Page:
A group tasked with reviewing who can and can’t practise law in Saskatchewan has recommended that non-lawyers are granted limited, additional powers where appropriate.
The Legal Services Task Team was appointed to examine whether additional professions, such as licensed paralegals, should be created to practise law in the province. The review was done because of concerns surrounding access to the legal system. The group was to balance consumer choice with the prevention of harm to potential clients.
The 11-person team was made up of lawyers and other legal professionals from a variety of backgrounds. They reviewed what exist in Saskatchewan as well as what other jurisdictions have done.
“Overall, the task team concluded that while there are unmet legal needs in Saskatchewan, it is not yet time to move towards the creation of an entirely separate professional group of legal service providers with a common scope of practice,” the group’s final report says.
“The conditions that supported the creation of a separate professional group do not currently exist in Saskatchewan, but circumstances may change.”
Instead, the group recommended a number of legislative and regulatory changes that they feel would result in greater flexibility in regulation and delivery of legal advice and information.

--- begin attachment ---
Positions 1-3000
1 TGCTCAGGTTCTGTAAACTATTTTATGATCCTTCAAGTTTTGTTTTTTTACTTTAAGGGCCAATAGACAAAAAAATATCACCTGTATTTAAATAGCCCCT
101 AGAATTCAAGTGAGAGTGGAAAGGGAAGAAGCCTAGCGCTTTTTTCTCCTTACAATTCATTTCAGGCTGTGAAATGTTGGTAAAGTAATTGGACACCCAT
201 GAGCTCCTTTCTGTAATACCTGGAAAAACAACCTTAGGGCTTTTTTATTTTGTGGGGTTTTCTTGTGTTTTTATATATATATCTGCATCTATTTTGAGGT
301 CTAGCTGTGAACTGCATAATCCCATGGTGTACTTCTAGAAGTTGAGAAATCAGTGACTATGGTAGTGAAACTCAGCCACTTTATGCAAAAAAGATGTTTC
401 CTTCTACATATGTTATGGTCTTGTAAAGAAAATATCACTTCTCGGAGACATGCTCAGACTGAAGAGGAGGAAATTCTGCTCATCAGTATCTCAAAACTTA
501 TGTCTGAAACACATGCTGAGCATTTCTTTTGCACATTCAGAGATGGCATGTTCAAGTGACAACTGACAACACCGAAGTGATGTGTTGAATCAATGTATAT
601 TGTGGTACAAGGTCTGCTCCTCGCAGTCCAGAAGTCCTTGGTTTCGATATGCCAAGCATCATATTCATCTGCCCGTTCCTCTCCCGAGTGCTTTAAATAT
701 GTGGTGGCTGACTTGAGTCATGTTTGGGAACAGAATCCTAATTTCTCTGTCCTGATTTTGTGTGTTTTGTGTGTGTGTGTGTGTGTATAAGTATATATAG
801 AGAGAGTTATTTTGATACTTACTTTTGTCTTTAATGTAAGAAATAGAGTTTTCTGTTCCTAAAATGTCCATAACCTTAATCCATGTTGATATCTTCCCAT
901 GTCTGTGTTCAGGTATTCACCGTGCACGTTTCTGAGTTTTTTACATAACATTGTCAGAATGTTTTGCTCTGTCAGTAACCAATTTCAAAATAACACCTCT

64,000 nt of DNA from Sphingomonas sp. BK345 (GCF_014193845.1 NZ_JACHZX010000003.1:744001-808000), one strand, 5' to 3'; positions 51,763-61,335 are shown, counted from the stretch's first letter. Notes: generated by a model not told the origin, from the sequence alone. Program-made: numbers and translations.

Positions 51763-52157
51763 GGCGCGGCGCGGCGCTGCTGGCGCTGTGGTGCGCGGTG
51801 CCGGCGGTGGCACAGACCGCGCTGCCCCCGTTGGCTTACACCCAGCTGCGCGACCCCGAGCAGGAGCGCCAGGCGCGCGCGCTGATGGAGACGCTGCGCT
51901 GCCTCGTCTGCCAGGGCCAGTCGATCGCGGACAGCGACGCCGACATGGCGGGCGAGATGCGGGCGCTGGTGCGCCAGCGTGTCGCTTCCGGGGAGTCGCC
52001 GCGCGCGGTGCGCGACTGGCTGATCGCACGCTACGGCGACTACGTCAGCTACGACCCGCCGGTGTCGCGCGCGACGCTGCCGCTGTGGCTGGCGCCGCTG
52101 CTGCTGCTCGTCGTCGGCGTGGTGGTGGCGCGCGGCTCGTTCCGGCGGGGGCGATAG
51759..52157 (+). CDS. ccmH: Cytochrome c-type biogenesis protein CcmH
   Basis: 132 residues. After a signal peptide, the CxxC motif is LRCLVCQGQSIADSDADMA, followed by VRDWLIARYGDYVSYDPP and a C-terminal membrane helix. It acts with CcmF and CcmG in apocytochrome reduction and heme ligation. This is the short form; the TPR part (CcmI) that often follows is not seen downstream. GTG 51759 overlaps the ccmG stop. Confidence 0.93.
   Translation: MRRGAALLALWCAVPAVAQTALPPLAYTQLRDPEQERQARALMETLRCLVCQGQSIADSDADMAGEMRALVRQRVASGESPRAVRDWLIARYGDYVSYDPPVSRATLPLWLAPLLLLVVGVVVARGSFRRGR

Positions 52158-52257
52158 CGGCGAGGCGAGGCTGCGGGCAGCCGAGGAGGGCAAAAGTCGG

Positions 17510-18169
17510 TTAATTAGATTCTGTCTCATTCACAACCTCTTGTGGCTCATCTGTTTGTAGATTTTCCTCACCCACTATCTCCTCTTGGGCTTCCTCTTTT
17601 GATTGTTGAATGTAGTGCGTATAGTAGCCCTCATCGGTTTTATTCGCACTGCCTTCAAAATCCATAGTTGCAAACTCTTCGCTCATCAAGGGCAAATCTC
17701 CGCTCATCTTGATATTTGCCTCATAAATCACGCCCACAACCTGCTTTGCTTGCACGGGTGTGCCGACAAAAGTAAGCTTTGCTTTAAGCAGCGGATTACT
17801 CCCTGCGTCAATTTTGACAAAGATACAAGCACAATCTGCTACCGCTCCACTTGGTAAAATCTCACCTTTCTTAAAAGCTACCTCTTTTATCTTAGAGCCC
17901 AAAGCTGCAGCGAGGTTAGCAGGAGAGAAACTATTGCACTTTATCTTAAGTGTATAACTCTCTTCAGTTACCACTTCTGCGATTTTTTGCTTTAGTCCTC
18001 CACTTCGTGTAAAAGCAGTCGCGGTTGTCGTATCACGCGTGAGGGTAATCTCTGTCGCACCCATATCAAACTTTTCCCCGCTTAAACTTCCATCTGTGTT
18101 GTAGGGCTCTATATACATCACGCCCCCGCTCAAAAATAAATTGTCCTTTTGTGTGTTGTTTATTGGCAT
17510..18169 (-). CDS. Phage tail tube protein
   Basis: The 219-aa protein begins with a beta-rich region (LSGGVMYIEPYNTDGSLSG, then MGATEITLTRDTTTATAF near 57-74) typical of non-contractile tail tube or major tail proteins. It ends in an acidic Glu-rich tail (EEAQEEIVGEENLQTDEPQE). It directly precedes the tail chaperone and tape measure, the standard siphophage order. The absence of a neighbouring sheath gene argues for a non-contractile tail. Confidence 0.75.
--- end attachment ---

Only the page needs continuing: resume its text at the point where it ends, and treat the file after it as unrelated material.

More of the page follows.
Among other recommendations, the group suggested that the difference between legal information and legal advice be made clear and then the providing of basic legal information be deregulated, that non-lawyers working under the supervision of a lawyer be allowed to perform more duties and that in some cases, limited licenses could be granted to non-lawyers on a case-by-case basis, “with appropriate requirements and practice conditions based on circumstances of the licensee.”
Currently, in Saskatchewan, any legal services are only permitted to be provided by a lawyer or student-at-law. The report, and the Saskatchewan Law Society, which regulates lawyers, both acknowledged that some people in other professions or other duties might provide some legal services, such as an accountant interpreting financial or human resources law. Those services tend to also be subject to regulation, the task team found, so the law society is unlikely to go after them for providing those limited legal services.
As explained by one of the task team co-chairs, while the team isn’t pointing to any one organization and saying they could benefit, there are some examples that come to mind.
“It’s very flexible. For example, we could see that non-profit human service agencies in the province who have established clientele in a broad range of needs, including some legal needs, might want to have someone on their staff who can meet some of those legal needs,” said Gerald Tegart, the former deputy minister of justice.
It’s in those situations, he said, that a limited license to practise law might apply.
“That’s for those organizations to work out themselves. But once there’ a licensing system in place, we see the possibility that an organization, for example, that serves the needs of a lot of new Canadians might want to have the ability to provide some immigration services for those people,” he said.